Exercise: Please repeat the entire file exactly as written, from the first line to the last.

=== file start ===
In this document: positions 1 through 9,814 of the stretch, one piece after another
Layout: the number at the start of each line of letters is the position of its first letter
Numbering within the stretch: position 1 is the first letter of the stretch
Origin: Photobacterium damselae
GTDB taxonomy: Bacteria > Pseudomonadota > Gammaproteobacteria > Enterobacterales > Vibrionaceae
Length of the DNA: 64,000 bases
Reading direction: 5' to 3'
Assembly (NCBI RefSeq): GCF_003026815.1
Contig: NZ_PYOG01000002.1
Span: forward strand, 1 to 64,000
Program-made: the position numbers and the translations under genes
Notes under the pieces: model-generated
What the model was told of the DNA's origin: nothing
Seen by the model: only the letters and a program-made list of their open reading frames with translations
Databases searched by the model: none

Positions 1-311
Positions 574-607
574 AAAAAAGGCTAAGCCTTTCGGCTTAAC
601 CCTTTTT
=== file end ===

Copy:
In this document: positions 1 through 9,814 of the stretch, one piece after another
Layout: the number at the start of each line of letters is the position of its first letter
Numbering within the stretch: position 1 is the first letter of the stretch
Origin: Photobacterium damselae
GTDB taxonomy: Bacteria > Pseudomonadota > Gammaproteobacteria > Enterobacterales > Vibrionaceae
Length of the DNA: 64,000 bases
Reading direction: 5' to 3'
Assembly (NCBI RefSeq): GCF_003026815.1
Contig: NZ_PYOG01000002.1
Span: forward strand, 1 to 64,000
Program-made: the position numbers and the translations under genes
Notes under the pieces: model-generated
What the model was told of the DNA's origin: nothing
Seen by the model: only the letters and a program-made list of their open reading frames with translations
Databases searched by the model: none

Positions 1-311
Positions 574-607
574 AAAAAAGGCTAAGCCTTTCGGCTTAAC
601 CCTTTTT